Dollar gains as investors cut positions in riskier euro
The dollar gained against the euro yesterday on concerns about how Greece will service its debt, with the dollar and the yen advancing as investors cut positions in riskier currencies.
The Japanese currency pared gains, however, after a lawmaker from Japan's ruling party said monetary easing and intervention to weaken the yen were needed to beat deflation. In early New York trade, the euro was down 0.6pc at $1.3497, just off a one-week low of $1.3490.
The $1.3500 level was seen as key because it marked the peak reached last Friday before the single currency gapped higher after last weekend in response to the agreement on terms of the Greek bailout deal.
"We think that the euro will remain under pressure because we have serious concerns about whether the euro can still be considered a hard currency," said Morgan Stanley Global Currency Research Team in a note to clients.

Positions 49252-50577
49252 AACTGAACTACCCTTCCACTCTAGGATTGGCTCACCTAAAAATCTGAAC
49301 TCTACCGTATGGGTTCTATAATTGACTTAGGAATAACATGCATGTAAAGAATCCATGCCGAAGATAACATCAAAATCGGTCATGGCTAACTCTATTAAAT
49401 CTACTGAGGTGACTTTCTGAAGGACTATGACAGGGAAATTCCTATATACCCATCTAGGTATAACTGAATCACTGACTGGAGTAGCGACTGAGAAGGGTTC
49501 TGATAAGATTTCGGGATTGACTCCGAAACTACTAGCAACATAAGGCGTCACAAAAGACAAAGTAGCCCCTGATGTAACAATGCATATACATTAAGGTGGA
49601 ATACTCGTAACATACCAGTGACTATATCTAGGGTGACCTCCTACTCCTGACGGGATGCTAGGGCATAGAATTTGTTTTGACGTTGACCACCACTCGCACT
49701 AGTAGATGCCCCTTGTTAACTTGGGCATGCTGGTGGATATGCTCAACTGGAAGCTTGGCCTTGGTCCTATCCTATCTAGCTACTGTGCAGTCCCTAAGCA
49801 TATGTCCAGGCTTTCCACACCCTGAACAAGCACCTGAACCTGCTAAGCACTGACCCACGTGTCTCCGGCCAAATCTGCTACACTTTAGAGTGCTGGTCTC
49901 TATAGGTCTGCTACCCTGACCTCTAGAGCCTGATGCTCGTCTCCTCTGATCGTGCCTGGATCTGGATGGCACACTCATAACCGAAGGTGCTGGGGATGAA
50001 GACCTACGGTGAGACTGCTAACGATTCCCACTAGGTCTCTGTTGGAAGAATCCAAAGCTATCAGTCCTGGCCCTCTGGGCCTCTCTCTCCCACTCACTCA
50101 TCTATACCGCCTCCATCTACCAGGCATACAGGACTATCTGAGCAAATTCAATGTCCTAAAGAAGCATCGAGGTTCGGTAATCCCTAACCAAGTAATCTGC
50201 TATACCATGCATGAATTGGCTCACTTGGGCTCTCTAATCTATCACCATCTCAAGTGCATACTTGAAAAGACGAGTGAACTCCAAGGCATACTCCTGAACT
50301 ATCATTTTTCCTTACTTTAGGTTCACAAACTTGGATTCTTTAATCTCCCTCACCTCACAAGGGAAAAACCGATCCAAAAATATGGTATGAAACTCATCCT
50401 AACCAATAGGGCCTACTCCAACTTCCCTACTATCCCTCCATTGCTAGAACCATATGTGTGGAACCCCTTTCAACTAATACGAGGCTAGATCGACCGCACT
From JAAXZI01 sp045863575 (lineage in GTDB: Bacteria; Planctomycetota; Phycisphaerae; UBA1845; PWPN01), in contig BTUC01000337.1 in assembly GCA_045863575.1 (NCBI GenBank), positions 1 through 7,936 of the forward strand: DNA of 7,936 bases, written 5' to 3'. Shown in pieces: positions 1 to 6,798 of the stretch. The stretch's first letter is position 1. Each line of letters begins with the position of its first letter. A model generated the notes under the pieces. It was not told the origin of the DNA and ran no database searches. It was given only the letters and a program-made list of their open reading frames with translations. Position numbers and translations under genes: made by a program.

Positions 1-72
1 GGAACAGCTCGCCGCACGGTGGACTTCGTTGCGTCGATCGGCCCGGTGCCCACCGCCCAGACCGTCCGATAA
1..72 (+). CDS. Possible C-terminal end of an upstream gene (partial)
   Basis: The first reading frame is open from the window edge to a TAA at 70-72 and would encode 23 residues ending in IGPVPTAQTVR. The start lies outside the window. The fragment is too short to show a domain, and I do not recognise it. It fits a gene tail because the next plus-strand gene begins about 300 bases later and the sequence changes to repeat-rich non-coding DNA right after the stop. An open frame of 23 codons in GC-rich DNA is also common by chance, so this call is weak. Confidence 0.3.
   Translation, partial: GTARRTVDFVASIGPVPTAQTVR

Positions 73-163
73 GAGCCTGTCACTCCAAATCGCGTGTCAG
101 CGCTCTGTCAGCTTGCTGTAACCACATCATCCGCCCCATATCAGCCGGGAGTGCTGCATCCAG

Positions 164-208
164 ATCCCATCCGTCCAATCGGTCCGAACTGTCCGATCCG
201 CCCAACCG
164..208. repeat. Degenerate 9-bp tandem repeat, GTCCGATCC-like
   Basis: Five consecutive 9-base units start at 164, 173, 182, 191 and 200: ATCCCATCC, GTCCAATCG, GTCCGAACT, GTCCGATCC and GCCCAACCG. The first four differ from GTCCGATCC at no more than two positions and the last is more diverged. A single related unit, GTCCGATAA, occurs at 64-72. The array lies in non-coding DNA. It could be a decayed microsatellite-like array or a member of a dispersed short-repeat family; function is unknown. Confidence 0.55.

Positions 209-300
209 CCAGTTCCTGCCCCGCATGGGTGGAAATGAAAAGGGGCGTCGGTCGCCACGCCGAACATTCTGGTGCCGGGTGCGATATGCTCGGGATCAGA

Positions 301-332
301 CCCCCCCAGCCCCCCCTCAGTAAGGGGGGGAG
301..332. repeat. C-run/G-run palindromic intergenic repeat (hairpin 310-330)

Gains in the dollar were capped, however, particularly after US two-year treasury yields fell below 1pc for the first time in three weeks.
Top US Federal Reserve officials have shown little urgency to softening the central bank's commitment to hold rates low for a long time, suggesting the Fed will repeat the pledge when it meets later this month.
Sterling fell on concerns a May 6 British election may result in no one party winning a majority. Sterling fell 0.6pc against the dollar to $1.5415, while risk aversion pushed the higher-yielding Australian dollar down 0.6pc to $0.9295.